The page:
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Understanding Whitefly Control: Threshold, Insecticide Rotation, and Ground and Air Comparisons

P.C. Ellsworth, D.H. Akey, L. Williams, T.J. Dennehy, I.W. Kirk, J.B. Carlton, T.J. Henneberry, J.R. Coppedge, J.W. Diehl


Ground and were compared within a 2 x 2 x 3 factorial experiment on a commercial scale (200 A) at the Maricopa Agricultural Center Demonstration Farm. Whiteflies were effectively controlled in all treatments, but fewer applications were needed when the highest threshold (5 adults per leaf) was used. aerial insecticide application, two insecticide regimes, and three thresholds for applying the insecticides A chemical use regime which delayed pyrethroid use and maximized rotation of chemical classes required an average of 0.5 sprays more per season and resulted in delayed onset of insecticide resistance compared to a regime of pyrethroid-organophosphate mixtures only. By the end of the study, the susceptibility to pyrethroid mixtures was reduced regardless of the management strategy. Analyses of efficacy, resistance development, and economics of the contrasted practices is presented.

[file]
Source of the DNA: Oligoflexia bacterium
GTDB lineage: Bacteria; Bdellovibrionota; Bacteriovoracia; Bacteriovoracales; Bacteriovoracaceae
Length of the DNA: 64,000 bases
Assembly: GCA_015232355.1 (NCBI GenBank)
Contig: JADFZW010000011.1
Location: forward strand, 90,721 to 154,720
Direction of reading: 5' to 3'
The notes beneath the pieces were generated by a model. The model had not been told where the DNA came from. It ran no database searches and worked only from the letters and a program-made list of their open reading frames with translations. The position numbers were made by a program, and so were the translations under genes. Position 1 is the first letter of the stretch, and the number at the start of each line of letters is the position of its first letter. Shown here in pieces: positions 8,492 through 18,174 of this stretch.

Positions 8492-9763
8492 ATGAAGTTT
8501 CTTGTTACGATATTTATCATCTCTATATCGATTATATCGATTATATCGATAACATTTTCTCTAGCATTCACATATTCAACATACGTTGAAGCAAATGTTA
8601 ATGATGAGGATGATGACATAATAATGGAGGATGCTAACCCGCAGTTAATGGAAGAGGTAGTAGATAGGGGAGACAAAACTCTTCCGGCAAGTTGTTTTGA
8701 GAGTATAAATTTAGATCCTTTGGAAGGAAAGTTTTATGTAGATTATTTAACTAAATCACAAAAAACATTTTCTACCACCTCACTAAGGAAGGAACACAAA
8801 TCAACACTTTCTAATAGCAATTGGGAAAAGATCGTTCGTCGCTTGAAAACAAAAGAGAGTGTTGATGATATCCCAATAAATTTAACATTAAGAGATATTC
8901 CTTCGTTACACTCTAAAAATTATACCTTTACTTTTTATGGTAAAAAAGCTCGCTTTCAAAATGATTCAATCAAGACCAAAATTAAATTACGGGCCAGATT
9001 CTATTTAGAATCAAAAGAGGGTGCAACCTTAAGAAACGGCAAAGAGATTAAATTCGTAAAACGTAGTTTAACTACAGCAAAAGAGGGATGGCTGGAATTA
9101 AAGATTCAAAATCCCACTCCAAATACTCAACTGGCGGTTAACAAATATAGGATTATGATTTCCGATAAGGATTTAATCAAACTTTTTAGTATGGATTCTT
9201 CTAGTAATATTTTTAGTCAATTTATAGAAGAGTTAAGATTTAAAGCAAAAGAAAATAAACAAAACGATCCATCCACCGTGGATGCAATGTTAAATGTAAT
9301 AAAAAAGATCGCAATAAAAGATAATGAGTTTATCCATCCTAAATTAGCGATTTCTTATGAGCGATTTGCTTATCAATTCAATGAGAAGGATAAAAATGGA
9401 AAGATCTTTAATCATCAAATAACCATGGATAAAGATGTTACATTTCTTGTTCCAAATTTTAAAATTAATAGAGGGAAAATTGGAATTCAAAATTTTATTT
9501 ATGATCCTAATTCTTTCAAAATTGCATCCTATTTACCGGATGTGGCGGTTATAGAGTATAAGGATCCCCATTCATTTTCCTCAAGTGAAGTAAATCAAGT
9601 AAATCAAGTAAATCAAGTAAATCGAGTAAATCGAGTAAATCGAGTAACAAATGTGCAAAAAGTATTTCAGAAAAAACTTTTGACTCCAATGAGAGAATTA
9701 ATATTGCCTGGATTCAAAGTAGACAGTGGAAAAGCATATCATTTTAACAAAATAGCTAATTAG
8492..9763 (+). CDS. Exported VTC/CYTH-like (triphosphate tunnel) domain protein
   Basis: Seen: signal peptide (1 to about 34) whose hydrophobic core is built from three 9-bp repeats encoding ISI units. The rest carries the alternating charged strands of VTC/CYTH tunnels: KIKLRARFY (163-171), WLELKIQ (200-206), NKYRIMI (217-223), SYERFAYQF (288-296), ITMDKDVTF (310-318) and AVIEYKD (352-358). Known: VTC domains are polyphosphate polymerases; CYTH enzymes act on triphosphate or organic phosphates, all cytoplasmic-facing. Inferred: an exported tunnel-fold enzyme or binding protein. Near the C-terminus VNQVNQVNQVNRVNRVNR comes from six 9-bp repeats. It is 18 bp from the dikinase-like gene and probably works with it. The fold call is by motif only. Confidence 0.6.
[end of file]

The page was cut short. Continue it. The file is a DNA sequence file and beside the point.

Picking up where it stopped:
Reprinted from Proceedings of the 1996 Beltwide Cotton Conferences pp. 133 - 135
©National Cotton Council, Memphis TN

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Document last modified Sunday, Dec 6 1998